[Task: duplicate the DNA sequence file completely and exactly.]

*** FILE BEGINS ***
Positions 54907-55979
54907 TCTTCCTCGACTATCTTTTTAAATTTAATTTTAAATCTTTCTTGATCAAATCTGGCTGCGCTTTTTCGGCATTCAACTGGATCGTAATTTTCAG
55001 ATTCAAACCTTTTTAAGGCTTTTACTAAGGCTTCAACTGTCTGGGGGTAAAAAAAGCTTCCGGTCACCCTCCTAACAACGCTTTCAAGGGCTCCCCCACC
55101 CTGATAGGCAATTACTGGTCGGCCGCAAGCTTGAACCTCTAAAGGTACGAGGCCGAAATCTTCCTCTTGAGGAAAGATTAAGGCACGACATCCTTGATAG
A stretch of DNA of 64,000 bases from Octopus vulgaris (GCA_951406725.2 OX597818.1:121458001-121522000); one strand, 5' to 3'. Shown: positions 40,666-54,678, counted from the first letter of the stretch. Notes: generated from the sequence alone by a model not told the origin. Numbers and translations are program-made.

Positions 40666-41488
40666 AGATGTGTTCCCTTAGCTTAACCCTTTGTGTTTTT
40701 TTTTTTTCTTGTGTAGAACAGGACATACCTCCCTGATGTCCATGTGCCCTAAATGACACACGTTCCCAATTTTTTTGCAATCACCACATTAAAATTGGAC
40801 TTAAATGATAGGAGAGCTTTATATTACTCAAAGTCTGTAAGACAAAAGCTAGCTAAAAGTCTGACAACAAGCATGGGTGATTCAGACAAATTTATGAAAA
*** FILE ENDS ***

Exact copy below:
Positions 54907-55979
54907 TCTTCCTCGACTATCTTTTTAAATTTAATTTTAAATCTTTCTTGATCAAATCTGGCTGCGCTTTTTCGGCATTCAACTGGATCGTAATTTTCAG
55001 ATTCAAACCTTTTTAAGGCTTTTACTAAGGCTTCAACTGTCTGGGGGTAAAAAAAGCTTCCGGTCACCCTCCTAACAACGCTTTCAAGGGCTCCCCCACC
55101 CTGATAGGCAATTACTGGTCGGCCGCAAGCTTGAACCTCTAAAGGTACGAGGCCGAAATCTTCCTCTTGAGGAAAGATTAAGGCACGACATCCTTGATAG
A stretch of DNA of 64,000 bases from Octopus vulgaris (GCA_951406725.2 OX597818.1:121458001-121522000); one strand, 5' to 3'. Shown: positions 40,666-54,678, counted from the first letter of the stretch. Notes: generated from the sequence alone by a model not told the origin. Numbers and translations are program-made.

Positions 40666-41488
40666 AGATGTGTTCCCTTAGCTTAACCCTTTGTGTTTTT
40701 TTTTTTTCTTGTGTAGAACAGGACATACCTCCCTGATGTCCATGTGCCCTAAATGACACACGTTCCCAATTTTTTTGCAATCACCACATTAAAATTGGAC
40801 TTAAATGATAGGAGAGCTTTATATTACTCAAAGTCTGTAAGACAAAAGCTAGCTAAAAGTCTGACAACAAGCATGGGTGATTCAGACAAATTTATGAAAA